Know the difference and the signs to prevent anal and rectal cancers

Buddy Check 7
Updated: Mar. 7, 2023 at 4:00 PM CST
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STEVENS POINT, Wis. (WSAW) – Some birthdays come with identifiable milestones: at age 16, you can get a driver’s license; at 18, you can vote and become a legal adult. Age 45 is the year most people are recommended to get a colonoscopy.

It is a procedure that peers up the digestive tract to check for various cancers and other issues. In our January addition of Buddy Check 7, we told you about the importance of colon cancer screenings. Now, we are focusing on parts further down the tract to the rectum and anus.

The two are only about an inch, to an inch and a half a part, but Dr. Santosh Gowda said the cancers and risk factors are different.

“The first thing is like anal cancers are rare,” he explained. “The lifetime risk of developing lung cancer is one in 500, whereas the lifetime risk of developing rectal cancer is one in 25.”

He said anal cancer behaves more like a genital cancer. The biggest risk factor is if someone contracts the human paillomavirus, often referred to as HPV. Dr. Gowda stated about 90% of anal cancers are caused by HPV.

“So, it’s a sexually transmitted diseases usually seen in people who have receptive oral intercourse who have anal warts, you know, they have and risks are people with other cancers like cervical cancer, or penile cancer, or vaginal cancer.”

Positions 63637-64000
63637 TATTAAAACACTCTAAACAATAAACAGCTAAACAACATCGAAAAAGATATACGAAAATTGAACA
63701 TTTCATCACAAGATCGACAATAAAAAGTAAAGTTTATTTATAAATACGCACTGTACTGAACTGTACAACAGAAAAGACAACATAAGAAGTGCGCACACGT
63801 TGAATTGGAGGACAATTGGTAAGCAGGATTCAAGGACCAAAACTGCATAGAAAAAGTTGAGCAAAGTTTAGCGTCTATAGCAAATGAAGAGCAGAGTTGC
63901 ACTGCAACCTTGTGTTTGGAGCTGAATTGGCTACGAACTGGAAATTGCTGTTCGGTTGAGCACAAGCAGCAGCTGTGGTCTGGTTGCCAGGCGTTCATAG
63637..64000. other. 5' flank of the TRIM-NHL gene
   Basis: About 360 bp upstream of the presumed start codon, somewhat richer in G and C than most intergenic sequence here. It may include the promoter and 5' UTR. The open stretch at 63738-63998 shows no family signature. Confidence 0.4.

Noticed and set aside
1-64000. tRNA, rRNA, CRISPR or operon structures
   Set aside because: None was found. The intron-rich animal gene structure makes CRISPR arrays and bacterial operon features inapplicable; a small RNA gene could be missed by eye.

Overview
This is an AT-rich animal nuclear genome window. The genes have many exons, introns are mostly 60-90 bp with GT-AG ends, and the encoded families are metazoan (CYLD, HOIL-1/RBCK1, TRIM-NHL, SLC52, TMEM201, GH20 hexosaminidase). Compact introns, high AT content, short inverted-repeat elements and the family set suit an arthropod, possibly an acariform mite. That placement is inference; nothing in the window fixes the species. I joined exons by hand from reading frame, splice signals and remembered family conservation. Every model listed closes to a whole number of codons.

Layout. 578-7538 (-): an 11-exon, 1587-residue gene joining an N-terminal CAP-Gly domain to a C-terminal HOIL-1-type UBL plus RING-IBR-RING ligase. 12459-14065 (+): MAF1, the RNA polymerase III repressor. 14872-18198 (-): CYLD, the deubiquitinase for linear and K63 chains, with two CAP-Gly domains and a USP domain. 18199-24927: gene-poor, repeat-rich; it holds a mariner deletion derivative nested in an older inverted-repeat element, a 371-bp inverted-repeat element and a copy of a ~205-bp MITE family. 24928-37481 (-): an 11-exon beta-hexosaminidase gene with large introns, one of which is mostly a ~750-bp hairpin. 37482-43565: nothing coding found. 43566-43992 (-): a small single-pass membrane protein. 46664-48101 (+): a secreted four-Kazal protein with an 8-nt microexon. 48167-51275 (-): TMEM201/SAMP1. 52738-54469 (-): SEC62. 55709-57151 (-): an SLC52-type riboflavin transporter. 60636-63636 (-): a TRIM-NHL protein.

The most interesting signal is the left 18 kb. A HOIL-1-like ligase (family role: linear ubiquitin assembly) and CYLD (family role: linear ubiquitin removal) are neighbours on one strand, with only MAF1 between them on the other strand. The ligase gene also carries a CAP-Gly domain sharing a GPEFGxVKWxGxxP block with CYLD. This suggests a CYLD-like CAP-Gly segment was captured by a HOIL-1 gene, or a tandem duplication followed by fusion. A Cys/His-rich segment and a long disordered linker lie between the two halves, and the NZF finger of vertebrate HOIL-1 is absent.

Smoking, taking immunosuppressants, or taking chronic steroids also are risk factors.

On the other hand, he said having Crohn’s Disease or ulcerative colitis increase the risks of developing colorectal cancer.

“The other way they differ is mostly the anal cancer is treated with radiation and chemotherapy together, for most part of it localized one. Rectal cancer, in the initial stages, surgery alone can be used to treat rectal cancer, and if it’s progressed a little bit more than chemotherapy radiation is used.”

Anal cancer cells have less of a risk of moving to other parts of the body beyond the immediate areas surrounding the anus. Rectal cancer cells have more access and can move more easily to other systems.

Dr. Gowda urged, however, a positive commonality.

“If you’re diagnosed at an early stage, the chances of beating this cancer is excellent.”

That means getting a colonoscopy starting at age 45, unless you have a family history, where you likely will be recommended to screen earlier. Also, he said look out for any concerning signs that there could be something wrong.

“It is very important that you take things seriously and don’t disregard symptoms, especially if there’s a rectal bleeding. People always think like, ‘oh, maybe it’s hemorrhoids,’ you know, so take it seriously and see your doctor and get an examination done.”

Since this is part of the digestive tract, what goes down directly impacts the health of that system. He said eating vegetables and fruits, and limiting red meat, processed foods, and alcohol all have significant impacts on keeping those parts functioning properly. He added eating right, exercising, and maintaining a weight that is proportionate to your height can reduce the risk of you getting any cancer by about 30%.